But the comments of company President Dan Cathy about gay marriage to Baptist Press on Monday have ignited a social media wildfire. “Guilty as charged,”, Cathy said when asked about his company’s support of the traditional family unit as opposed to gay marriage.

Cathy never mentioned same sex marriage in the interview.

Frankly, in that interview, he made a more direct reference to divorce than same sex marriage. That took more guts than anything about gay rights. Christians seem to have forgotten that God hates divorce. Many churches don’t preach “against” it much. And half the people in our pews have had one. But that is a topic for another post.

In the wake of this controversy, another interview was dug up. Cathy was talking about raising children, according to a post by Denny Burk which outlines these two interviews in greater detail:

And in that interview, Ken Coleman wanted Cathy to talk about fatherhood and family. So Cathy made some wide-ranging remarks about the family in general and about his own father in particular—remarks which had no reference to homosexuality.

Cathy also emphasized how crucial it is for children to be raised by both a mother and father. As an aside, he mentions that that’s why he believes it’s arrogant to try and redefine marriage. It’s bad for children and invites God’s judgment.

I, like Burk, think it’s clear what Cathy thinks about same sex marriage, but am amazed that his simple statements about what he supports have been twisted into some sort of hate filled message. Even Christians are misquoting Cathy.

The last few weeks have been filled with vitriol from the left. News commentators have slammed this company, politicians quickly tried to build support… some suggesting courses of action which may be illegal. (Is it legal to block a restaurant from building a new franchise in your town because you disagree with the CEO about marriage?) Many began calling for a boycott. Many have taken to social media outlets to vent their outrage.

When you press people on it, asking why the news that a Christian CEO does not support same sex marriage surprises them, many I’ve talked to, or read, explain that it’s not really his views, but the fact that he takes money that he makes selling chicken and gives it to political organizations who actively work against making gay marriage legal. So… this is just an opportunity for you then? You thought you would seize on a moment or two of transparency in a polarized political climate and try to get some steam on the whole boycott thing.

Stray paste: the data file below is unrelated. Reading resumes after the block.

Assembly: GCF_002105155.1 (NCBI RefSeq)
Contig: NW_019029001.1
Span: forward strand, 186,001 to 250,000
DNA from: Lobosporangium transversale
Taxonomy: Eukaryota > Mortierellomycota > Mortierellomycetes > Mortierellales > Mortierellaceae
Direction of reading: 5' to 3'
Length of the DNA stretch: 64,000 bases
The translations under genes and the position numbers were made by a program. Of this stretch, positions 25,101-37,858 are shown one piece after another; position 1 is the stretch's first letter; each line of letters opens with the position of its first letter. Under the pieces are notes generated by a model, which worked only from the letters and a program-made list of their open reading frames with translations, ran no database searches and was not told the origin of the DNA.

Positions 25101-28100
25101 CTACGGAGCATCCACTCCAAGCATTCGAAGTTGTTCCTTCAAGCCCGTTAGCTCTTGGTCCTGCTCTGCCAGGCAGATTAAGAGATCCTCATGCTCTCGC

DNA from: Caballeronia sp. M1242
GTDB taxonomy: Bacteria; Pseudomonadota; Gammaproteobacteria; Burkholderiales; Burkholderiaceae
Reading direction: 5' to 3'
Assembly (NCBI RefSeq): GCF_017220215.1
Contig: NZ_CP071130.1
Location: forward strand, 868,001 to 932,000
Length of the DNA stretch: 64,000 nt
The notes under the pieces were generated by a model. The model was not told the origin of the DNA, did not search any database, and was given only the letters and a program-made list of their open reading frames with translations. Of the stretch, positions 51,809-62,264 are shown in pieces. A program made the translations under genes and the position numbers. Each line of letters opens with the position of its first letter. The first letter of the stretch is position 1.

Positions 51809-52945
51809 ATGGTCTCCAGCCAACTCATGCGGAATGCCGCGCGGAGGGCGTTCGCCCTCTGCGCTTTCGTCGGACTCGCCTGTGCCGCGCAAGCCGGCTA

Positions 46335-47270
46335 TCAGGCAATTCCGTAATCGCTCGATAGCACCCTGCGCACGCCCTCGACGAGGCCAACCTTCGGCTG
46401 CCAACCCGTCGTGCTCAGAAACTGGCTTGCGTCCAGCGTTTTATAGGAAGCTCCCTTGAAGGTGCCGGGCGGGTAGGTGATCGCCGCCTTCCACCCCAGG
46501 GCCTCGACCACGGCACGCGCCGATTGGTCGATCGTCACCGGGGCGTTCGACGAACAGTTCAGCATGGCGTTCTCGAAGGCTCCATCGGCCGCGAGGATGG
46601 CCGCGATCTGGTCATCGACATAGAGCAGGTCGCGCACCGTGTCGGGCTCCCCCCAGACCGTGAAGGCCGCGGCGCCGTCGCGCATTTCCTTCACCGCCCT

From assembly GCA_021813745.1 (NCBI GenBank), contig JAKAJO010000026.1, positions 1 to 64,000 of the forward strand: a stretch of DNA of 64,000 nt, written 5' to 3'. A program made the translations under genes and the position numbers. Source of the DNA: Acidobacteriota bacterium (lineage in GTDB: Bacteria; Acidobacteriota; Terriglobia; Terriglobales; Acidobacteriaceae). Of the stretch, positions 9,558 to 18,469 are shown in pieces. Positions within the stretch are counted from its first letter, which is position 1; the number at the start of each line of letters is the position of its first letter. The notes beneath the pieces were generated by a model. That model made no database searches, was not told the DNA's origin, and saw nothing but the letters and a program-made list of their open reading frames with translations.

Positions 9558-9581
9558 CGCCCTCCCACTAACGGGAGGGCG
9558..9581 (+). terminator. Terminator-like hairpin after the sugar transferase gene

Take it from a Southern Baptist who lives in the shadow of Disneyworld. Boycotts don’t work.

The Event

In light of the media controversy, Gov. Mike Huckabee suggested people who support Chick Fil A should eat there on August 1st. And I would be shocked if this wasn’t the most chicken they have ever sold in one day. The reports I’ve seen show lines out the door and around the building. People waited hours for chicken in some places. They are literally running out of food in some stores.

The Protest

In response to the appreciation day, a counter protest sprang up online. The plan was simple: On August 1st, go to Chick Fil A and order and large water, and then leave.

So let me get this straight. In order to show how much you don’t like a restaurant, you are going to the restaurant, ordering something they will gladly give you, and walking out carrying a cup that advertises the restaurant you want to harm. How does this hurt Chick Fil A? You get a positive experience in the store. They do what they always do. Any increase in lost revenue because of the additional cups was more than made up by the increased sales today. Any extra time spent serving you, which is their main function (to serve the customer) didn’t matter to those supporting the chain because they were willing to literally wait hours to get their food. In fact, your presence in the store added to the crowd, and helped give the appearance that there were tons of people who supported the restaurant’s right of free speech. Great idea. I’m sure it was effective.